• Junket RC lost 110bps to 3.0%
  • Sands Cotai Central's table market share gained 90bps to 6.4%, which compares to the 6M trailing average share of 5.9%.
    • Mass share improved 120bps to 9.4%, a new high
    • VIP share climbed 0.8% to 5.2%
    • Junket RC share grew 50bps to 6.0%

MPEL

MPEL grew 60bps in share in June to 14.6%. Its 6 month trailing share is 14.1% and their 2012 share of 13.5%.  

  • Altira’s share was unchanged at 3.8%, in-line with its 6 month trailing and 2012 shares
    • Mass share lost 20bps to 1.1%
    • VIP gained 20bps to 5.0%
    • VIP RC share fell 70bps to 4.5%
  • CoD’s share rose 40bps to 10.6%, above the property’s 2012 and 6M trailing share of 9.4% and 10.2%, respectively.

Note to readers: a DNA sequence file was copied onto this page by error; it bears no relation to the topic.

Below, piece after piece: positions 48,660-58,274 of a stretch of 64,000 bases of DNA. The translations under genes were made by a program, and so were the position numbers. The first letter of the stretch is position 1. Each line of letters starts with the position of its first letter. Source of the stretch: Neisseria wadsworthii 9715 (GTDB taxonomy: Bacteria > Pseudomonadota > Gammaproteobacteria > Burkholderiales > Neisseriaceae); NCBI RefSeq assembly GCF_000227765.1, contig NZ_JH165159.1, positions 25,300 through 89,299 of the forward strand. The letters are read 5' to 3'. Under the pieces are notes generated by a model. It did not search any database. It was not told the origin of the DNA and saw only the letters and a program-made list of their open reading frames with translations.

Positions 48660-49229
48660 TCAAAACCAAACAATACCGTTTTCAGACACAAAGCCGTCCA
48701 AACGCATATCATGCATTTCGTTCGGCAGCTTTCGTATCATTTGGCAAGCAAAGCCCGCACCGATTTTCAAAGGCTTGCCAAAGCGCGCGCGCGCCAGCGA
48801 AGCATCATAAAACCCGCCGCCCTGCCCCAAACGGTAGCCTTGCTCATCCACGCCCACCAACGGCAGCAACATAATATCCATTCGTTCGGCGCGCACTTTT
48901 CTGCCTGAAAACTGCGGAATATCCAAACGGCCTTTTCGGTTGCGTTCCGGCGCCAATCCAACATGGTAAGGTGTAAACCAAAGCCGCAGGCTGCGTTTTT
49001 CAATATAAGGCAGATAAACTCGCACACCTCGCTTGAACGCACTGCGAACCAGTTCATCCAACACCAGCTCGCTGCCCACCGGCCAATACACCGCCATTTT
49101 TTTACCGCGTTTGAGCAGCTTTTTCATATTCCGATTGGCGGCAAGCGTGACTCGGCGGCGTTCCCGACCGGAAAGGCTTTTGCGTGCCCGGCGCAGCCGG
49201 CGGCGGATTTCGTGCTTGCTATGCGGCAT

• Mass market share slipped 10bps to 12.4%
    • VIP share gained 60bps to 9.8%
    • Junket share dropped 60bps to 8.7%

WYNN

Wynn was the largest share loser in June after rising the most in May.  GGR share was 10.2%, down 180bps MoM.  2012 average share was 11.9% and their 6M trailing average share has been 11.0%.

  • Mass share was fell 100bps to 6.3%
  • VIP share tumbled 210bps to 11.8%
  • Junket RC share dropped 50bps to 12.0%

MGM 

MGM’s market share dropped 30bps to 11.0%, but still above its 6M and 2012 average of 9.9% 

  • Mass share gained 20bps to 8.0%
  • VIP share dropped 70bps to 11.9%
  • Junket RC slipped 10bps to 11.7%

GALAXY

Galaxy's share gained 0.5% to 19.3%, above its 2012 average and 6-month average share of 19.0% and 18.3%, respectively

  • Galaxy Macau share improved 90bps to 10.9%
    • Mass share gained 20bps to 10.6%
    • VIP share improved 120bps to 11.1%
    • RC share gained 100bps to 10.7%
  • Starworld share lost 20bps to 7.6%
    • Mass share gained 20bps to 3.6%